My Best Day Ever as a Stay-At-Home Dad

Most people would say that their best day with their child would be the day she was born, her first day of school, or her first recital. Or maybe it's something funny that sticks with you, like the first time you needed to (quickly!) create a shield with the diaper as your newborn son gives you his first "shower."

As a stay-at-home dad, I get to see more of the everyday happiness than my wife. I have the privilege of seeing my daughter's new best friend come over for a play date, help my son learn to ride a bike, or get the first peek at a straight-A report card.

Honestly, though, my best day as a SAHD was nothing like that. I'm the one who is home during the day, so I field all the calls from school. From "your son forgot his lunch" to "your daughter has a fever," I handle any mini-emergencies that crop up during the school day. My favorite moment as a stay-at-home dad was unexpected: My son, Niko, was suspended from school. Yes, you read that right.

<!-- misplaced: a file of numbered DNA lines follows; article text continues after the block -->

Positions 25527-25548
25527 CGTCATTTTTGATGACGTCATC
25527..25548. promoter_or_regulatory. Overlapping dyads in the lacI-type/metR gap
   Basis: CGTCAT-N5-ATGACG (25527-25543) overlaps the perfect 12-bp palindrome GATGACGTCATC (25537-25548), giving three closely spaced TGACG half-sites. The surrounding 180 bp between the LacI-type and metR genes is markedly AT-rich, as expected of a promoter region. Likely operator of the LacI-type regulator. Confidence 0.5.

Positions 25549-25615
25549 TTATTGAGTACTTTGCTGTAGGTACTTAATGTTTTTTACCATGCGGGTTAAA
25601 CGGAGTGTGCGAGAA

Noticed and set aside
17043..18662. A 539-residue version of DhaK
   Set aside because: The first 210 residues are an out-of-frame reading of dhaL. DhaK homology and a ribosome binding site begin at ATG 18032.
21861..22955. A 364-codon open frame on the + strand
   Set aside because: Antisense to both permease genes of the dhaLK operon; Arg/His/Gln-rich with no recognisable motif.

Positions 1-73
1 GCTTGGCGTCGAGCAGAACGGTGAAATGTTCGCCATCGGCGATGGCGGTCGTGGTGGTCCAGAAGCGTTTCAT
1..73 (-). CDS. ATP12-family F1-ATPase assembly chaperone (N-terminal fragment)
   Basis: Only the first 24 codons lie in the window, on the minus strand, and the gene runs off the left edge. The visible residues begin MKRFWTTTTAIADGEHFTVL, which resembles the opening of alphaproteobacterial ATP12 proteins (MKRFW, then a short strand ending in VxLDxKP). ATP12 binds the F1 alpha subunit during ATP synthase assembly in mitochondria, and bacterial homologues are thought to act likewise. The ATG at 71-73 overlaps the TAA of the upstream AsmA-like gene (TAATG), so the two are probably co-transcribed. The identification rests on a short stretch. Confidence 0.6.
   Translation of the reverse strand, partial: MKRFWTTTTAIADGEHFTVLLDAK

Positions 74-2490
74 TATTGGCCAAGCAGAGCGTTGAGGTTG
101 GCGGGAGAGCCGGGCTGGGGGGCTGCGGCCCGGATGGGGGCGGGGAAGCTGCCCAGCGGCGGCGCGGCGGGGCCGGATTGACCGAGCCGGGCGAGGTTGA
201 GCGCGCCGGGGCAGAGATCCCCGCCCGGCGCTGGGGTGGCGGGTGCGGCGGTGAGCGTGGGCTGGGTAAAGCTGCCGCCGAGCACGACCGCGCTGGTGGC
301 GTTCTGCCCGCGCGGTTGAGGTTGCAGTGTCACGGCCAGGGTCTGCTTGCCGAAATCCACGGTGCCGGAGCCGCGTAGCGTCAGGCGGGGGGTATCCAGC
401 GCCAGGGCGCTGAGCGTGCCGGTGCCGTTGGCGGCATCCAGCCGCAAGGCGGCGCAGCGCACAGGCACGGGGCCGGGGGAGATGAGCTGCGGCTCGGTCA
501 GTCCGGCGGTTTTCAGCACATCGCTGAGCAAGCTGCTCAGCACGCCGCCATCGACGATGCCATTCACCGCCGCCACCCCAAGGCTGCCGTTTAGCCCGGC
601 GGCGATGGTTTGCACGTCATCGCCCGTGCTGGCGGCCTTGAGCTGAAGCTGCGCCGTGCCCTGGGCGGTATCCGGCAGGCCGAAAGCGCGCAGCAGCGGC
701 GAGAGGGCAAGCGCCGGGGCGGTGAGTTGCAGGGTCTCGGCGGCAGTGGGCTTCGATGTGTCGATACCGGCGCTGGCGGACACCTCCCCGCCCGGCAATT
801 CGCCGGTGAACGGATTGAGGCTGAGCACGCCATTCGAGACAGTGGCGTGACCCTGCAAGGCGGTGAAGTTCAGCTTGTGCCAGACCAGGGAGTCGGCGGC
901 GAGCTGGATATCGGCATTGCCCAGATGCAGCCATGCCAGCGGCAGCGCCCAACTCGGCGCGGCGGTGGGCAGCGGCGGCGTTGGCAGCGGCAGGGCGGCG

I didn't feel that way, though, when I got the call from the principal. I was horrified -- until I heard the whole story. As it turns out, it was the policy of this particular school that all children involved in an "incident," no matter what their involvement was, are suspended. And Niko's involvement was sticking up for his friend who was being bullied. He was trying to do the right thing. And I was so proud, because it would have been far easier for him to avoid that suspension by pretending he didn't see what was happening.

I knew it would have been easier for Niko to keep his head down and just go to his classroom, because that's what I had done. This conversation with the principal reminded me of my own childhood. Decades ago, when a friend of mine was being harassed by a group of bullies, I didn't do anything, because I was scared. I still think about him from time to time.

There have been times when I feel like I mess up as a SAHD, but if I've learned one thing, it's that on this crazy ride of fatherhood, you just have to hold on tight and trust that you are doing more right than wrong. And on that day, I found out I had.

by John Vercelletto